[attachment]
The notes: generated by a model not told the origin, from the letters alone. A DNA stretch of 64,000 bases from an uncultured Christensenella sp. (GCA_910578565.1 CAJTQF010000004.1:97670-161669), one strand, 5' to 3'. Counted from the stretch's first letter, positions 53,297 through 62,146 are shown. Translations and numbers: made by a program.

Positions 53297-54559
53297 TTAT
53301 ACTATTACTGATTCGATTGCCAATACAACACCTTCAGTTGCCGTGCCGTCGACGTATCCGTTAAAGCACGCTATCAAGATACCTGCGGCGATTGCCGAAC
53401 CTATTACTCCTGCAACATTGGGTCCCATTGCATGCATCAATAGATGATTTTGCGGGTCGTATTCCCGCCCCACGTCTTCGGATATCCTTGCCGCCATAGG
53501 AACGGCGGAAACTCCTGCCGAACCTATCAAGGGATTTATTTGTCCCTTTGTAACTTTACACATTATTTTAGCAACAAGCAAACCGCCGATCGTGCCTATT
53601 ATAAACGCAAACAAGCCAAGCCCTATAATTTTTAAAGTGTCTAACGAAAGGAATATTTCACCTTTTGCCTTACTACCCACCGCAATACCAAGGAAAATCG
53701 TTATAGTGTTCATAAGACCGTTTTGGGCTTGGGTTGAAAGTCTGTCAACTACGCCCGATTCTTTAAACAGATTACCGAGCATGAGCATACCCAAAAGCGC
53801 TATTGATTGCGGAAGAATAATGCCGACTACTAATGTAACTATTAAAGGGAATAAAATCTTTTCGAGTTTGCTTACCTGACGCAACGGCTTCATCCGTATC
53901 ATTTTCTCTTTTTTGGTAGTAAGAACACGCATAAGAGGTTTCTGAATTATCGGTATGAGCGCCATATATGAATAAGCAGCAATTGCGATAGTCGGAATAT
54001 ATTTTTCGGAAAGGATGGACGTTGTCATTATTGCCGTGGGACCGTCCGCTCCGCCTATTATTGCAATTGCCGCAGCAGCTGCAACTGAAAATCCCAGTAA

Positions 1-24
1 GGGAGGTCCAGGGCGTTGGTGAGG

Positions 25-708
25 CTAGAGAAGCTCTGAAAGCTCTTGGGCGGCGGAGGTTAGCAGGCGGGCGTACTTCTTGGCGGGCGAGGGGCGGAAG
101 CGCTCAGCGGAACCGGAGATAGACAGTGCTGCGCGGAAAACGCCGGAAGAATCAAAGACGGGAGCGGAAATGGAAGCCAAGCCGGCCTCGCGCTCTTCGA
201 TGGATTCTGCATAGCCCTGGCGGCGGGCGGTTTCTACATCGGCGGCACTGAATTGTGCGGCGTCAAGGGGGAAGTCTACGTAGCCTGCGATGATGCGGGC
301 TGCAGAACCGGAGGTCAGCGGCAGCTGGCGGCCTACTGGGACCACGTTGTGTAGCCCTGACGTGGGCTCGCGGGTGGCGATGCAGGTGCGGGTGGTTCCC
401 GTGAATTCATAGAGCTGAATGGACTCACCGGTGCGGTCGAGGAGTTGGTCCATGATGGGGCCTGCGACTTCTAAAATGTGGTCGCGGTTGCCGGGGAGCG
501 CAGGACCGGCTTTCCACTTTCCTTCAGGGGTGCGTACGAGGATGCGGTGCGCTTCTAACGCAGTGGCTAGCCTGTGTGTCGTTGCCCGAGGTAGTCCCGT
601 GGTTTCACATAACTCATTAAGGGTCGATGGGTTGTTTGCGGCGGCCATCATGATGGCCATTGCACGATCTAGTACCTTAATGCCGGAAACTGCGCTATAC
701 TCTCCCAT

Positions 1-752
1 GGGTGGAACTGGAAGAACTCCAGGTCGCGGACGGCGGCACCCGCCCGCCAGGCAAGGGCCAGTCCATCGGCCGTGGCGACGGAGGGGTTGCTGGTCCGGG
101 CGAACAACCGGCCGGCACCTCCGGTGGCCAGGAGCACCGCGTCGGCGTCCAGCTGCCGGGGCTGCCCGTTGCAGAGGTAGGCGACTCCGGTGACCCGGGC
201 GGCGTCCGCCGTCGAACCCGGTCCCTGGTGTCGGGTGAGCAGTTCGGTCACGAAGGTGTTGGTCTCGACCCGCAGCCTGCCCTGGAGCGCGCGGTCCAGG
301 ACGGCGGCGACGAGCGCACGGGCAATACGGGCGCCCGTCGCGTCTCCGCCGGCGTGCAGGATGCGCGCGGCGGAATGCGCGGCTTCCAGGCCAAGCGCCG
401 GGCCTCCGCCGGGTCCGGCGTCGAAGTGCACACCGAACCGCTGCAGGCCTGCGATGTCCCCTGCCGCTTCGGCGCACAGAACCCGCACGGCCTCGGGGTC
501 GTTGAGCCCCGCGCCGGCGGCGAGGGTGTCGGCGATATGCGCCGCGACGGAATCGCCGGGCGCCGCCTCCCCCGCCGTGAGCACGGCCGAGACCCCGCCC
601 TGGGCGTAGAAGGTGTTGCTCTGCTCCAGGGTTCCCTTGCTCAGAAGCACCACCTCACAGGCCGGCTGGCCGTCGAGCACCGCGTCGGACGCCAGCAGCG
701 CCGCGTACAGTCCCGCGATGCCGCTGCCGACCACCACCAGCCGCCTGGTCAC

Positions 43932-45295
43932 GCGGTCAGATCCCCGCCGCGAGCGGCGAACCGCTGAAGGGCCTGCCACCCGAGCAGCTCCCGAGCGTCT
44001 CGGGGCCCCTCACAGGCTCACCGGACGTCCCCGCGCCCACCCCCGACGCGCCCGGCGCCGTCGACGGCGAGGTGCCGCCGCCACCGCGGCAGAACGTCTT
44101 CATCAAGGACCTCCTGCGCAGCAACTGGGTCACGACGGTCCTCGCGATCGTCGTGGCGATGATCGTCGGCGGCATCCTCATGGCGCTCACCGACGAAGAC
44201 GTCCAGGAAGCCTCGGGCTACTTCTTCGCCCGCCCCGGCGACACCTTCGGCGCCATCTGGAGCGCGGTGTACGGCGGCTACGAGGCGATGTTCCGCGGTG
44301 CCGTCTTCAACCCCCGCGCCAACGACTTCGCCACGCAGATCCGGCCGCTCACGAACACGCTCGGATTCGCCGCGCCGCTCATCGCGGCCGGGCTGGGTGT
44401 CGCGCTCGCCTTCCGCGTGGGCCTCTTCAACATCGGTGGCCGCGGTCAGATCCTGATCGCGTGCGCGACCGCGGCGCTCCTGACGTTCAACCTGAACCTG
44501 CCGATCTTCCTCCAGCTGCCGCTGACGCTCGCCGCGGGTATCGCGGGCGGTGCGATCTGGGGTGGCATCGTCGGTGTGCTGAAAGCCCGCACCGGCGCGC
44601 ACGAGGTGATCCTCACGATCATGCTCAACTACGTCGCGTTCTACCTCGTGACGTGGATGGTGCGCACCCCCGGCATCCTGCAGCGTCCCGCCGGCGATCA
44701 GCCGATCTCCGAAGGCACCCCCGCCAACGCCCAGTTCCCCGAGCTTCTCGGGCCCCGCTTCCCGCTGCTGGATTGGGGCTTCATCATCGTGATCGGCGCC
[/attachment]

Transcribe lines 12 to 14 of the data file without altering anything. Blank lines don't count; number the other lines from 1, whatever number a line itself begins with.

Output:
Positions 1-24
1 GGGAGGTCCAGGGCGTTGGTGAGG

Positions 25-708